Hillary’s Time Machine: Dateline…1964

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On the passing of Victoria Jackson Gray Adams, from the New York Times:

When the delegates started arriving at the Democratic National Convention in Atlantic City in August 1964, they were all aware of the storm heading their way from Mississippi. The state party was controlled by white racists who had openly declared themselves in favor of segregation. Since there was only a feeble Republican Party in Mississippi, there was no practical way for blacks to have much of a voice in politics. And so early in 1964, Victoria Jackson Gray, along with other activists, decided on a radical and cunning idea. They formed a new party — or a new incarnation of the Democratic Party — called the Mississippi Freedom Democratic Party and declared it open to everyone. They held their own precinct meetings and delegate caucuses and nominated their own candidates: Gray would run against the racist titan, Senator John Stennis, and Gray’s two friends and fellow activists, Fannie Lou Hamer and Annie Devine, would run for House seats.

They also made plans to challenge the right of the segregationist Mississippi party to represent the state at the Democratic convention. Gray, Hamer, Devine and 65 other delegates traveled to Atlantic City, and by the time they arrived, other delegations were clamoring for the Freedom Party delegation to be seated officially at the convention — to make a statement against the segregationists. Meanwhile, the “Mississippi regulars,” who had given up on President Johnson when he signed the Civil Rights Act earlier that year, declared they could seat “a dozen dead dodos” and no one could do anything about it.

Continuing on:

The night of the credentials-committee meeting, Hamer, described by Senator Hubert Humphrey, a Johnson ally, as “that illiterate woman,” spoke on behalf of herself, Gray and Devine and on national TV told riveting stories of state policemen savagely beating her in the head. At one point, she looked past the credentials committee and, her whole face flaring with emotion, asked the nation, “Is this America?”

Eventually, a compromise was devised: If the Freedom Democrats would accept two delegate-at-large seats and withdraw the rest of their delegation, then the Democratic leadership would pledge to ban segregation from all future conventions. For national civil rights leaders, the deal seemed pretty sweet. But not for the Mississippians, who wanted their whole delegation seated. In the hotel rooms, the debate over whether to take the deal raged (and now, in history classrooms, still rages). When the Rev. Martin Luther King Jr. weighed in, he phrased it perfectly: “So, being a Negro leader, I want you to take this, but if I were a Mississippi Negro, I would vote against it.”

In the end, the ladies and their fellow Freedom delegates refused the deal. “We didn’t come all this way for no two seats,” said Hamer, “ ’cause all of us is tired.” Gray’s explanation was more restrained, according to Taylor Branch’s account in his book “Pillar of Fire.” She argued, Branch wrote, that “people back home were counting on them to bring back gains deep enough and fair enough to hold against conditions in Mississippi.”

The women were not seated in 1964, but the 1968 convention was integrated. John Lewis, the civil rights leader who is now a Georgia congressman, said later, “As far as I’m concerned, this was the turning point of the civil rights movement.” It also marked a shift for the Democratic Party. Johnson swept the country in November 1964, but he lost Mississippi and four other Deep South states, all of which voted mostly for Republicans from then on.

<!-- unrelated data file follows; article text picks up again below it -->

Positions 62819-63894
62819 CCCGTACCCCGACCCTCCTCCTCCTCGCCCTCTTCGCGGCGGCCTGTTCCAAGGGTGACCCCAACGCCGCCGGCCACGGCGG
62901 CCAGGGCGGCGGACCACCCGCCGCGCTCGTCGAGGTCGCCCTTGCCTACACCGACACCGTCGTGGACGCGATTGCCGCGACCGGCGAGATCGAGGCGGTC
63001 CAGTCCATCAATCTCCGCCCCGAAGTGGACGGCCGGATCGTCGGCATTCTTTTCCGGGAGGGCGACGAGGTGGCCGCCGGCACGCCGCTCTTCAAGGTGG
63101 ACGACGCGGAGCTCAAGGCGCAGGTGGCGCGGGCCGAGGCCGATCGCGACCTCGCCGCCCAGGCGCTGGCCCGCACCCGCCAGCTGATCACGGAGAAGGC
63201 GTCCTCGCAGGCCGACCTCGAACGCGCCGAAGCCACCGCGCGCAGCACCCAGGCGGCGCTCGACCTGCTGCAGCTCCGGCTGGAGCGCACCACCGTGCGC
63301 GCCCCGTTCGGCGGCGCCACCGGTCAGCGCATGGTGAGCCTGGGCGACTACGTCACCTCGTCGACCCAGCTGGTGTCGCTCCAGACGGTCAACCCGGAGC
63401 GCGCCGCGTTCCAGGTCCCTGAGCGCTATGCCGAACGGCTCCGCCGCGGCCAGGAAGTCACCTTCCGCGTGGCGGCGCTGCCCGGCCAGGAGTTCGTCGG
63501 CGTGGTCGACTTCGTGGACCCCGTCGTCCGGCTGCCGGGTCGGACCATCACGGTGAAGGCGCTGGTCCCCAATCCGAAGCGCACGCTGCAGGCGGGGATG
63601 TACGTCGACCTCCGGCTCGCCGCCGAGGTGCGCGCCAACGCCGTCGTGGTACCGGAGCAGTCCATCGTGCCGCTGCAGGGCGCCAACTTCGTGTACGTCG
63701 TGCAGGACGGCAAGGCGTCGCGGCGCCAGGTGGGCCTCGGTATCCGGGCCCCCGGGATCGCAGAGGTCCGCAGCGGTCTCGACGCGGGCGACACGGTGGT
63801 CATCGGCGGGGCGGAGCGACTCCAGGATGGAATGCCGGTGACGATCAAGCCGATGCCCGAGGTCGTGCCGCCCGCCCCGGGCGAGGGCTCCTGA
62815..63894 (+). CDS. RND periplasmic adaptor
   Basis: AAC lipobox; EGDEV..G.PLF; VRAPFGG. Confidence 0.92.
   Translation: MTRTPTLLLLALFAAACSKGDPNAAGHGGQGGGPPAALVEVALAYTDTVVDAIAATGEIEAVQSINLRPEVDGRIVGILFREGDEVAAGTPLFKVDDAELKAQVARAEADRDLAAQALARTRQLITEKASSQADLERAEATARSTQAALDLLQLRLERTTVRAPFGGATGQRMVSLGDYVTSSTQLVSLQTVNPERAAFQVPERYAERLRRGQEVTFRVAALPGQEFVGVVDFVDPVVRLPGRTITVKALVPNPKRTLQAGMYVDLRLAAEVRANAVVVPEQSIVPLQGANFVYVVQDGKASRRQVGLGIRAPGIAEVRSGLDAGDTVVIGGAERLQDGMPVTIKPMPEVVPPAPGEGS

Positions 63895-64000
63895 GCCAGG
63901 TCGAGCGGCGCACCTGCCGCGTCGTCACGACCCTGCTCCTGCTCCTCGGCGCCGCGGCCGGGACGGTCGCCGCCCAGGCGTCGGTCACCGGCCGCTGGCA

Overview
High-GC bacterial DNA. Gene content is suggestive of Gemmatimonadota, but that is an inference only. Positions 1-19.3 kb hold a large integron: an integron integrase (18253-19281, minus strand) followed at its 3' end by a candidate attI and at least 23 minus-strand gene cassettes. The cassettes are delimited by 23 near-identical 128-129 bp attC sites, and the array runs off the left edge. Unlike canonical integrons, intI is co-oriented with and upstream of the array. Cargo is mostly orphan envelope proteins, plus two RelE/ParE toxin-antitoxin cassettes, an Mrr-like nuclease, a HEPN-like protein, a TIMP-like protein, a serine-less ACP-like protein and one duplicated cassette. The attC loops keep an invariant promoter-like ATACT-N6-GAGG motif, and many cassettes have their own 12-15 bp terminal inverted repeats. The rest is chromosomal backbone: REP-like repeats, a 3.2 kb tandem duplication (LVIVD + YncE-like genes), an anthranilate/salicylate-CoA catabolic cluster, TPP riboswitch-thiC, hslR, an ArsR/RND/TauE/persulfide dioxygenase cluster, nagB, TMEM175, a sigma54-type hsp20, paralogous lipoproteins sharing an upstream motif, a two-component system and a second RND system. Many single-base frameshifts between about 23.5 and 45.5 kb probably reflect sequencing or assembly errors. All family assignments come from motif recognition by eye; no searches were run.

The article concludes:

After Atlantic City, Gray returned to her work in Mississippi. (She divorced in 1964 and remarried in 1966, changing her last name to Adams.) She helped found and run citizenship schools, where she taught illiterate blacks how to spell the word “vote” and then taught them how to vote — something she would continue to do right up to a few months before she died. As was true throughout the South, the civil rights movement in Mississippi was inspired by the grand oratory of men like King and Andrew Young. On the ground, though, away from the crowds, it was often women’s work. Stanley Zibulsky, a white teacher who camped out on Gray’s floor during the summer of 1964, explained that women were compelled to put their bodies on the line. “Men couldn’t even answer the door,” he recalled recently. “It was considered too dangerous. There would be a knock, and Vicky was the one who opened the door.”

If you spent 1964 in the bosom of an anti-Black white supremacist like Barry Goldwasser, you could have only learned the lesson of 1964 second hand. Only others could have told you that the definitive battle to secure the place of Blacks within this post-1964 Democratic Party has been secured and sealed by women like Victoria Gray, Fannie Lou Hamer and Annie Devine. It was not secured by the “women” who constitute Hillary Rodham Clinton’s new base. It was not Mark Penn’s soccer mom. This battle was won 40 years ago in the fields of Mississippi. This was a battle over school lunches or the size of playgrounds or scheduling conflicts with The View. This was a bloody battle far from the suburbs of Winnetka, Illinois or Scarsdale, New York. Hillary’s people lost in 1964 – convincingly. They will lose from now until November.

There is one saving grace – the white ethnic voter in a state derisively referred to as Pennsyl-bama. The state is noted for its rural, old-fashioned values which are more like Alabama than a northern industrial state. (The North’s dirty little secret is that New York, Ohio, Indiana, Michigan and many other states feature the same rural-urban dynamics.) It is a state where only Pittsburgh and Philadelphia are said to harbor even moderate political views. It is to the center, the center of Pennsylvania (with a capitol in Harrisburg), that a desperate candidate fires her final salvo.